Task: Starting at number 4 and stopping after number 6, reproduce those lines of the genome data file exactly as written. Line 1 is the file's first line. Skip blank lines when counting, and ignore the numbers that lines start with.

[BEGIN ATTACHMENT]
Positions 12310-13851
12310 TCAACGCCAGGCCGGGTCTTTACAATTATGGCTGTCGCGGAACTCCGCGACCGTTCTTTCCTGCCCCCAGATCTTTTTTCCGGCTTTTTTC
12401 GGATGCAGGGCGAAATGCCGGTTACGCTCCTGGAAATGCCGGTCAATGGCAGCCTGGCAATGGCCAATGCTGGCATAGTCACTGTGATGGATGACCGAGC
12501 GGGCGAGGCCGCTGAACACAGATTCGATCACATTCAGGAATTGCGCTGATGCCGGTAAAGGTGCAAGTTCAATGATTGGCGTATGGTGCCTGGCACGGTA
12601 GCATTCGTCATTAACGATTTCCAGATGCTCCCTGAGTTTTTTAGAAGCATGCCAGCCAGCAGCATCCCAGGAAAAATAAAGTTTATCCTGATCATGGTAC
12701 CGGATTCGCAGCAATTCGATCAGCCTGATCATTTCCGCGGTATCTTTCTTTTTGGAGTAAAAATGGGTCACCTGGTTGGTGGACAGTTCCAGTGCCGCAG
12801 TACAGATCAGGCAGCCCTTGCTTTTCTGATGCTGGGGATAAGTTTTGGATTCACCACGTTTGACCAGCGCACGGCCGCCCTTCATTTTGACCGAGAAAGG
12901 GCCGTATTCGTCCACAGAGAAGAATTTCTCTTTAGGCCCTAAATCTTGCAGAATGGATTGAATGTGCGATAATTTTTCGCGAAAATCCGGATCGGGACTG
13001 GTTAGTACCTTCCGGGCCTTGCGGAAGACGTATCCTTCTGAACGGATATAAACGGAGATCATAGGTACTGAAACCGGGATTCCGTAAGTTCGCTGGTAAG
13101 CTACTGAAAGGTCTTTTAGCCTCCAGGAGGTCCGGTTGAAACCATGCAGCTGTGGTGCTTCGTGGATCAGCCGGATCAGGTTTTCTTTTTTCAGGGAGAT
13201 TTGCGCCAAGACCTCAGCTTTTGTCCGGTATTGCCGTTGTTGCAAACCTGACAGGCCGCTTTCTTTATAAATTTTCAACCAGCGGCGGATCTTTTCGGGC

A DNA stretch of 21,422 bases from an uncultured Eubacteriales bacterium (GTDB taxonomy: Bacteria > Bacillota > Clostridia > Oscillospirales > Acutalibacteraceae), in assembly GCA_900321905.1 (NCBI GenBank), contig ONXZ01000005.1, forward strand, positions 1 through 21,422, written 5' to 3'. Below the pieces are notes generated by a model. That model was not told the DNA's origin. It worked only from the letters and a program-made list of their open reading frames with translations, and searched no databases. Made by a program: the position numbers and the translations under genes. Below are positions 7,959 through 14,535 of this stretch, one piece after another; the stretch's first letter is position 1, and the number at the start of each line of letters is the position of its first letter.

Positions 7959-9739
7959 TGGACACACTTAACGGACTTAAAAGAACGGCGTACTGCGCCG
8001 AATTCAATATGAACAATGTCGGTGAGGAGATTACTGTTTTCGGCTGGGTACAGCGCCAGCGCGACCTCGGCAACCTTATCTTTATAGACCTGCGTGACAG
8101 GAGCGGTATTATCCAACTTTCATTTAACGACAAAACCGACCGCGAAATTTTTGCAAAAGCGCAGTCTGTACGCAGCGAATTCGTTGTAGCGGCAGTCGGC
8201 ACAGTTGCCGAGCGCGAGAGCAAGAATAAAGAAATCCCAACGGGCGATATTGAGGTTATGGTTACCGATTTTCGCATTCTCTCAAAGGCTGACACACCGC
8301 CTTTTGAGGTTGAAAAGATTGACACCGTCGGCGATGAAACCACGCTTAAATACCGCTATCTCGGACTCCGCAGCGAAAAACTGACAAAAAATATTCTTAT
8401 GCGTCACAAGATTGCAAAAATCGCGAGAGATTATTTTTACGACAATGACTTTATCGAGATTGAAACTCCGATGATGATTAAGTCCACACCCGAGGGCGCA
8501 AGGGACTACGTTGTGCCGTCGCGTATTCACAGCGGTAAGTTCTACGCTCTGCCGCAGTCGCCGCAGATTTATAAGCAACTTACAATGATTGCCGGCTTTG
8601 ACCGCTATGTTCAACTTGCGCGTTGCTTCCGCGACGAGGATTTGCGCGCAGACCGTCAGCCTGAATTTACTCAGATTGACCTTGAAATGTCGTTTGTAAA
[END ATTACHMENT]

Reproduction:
12501 GGGCGAGGCCGCTGAACACAGATTCGATCACATTCAGGAATTGCGCTGATGCCGGTAAAGGTGCAAGTTCAATGATTGGCGTATGGTGCCTGGCACGGTA
12601 GCATTCGTCATTAACGATTTCCAGATGCTCCCTGAGTTTTTTAGAAGCATGCCAGCCAGCAGCATCCCAGGAAAAATAAAGTTTATCCTGATCATGGTAC
12701 CGGATTCGCAGCAATTCGATCAGCCTGATCATTTCCGCGGTATCTTTCTTTTTGGAGTAAAAATGGGTCACCTGGTTGGTGGACAGTTCCAGTGCCGCAG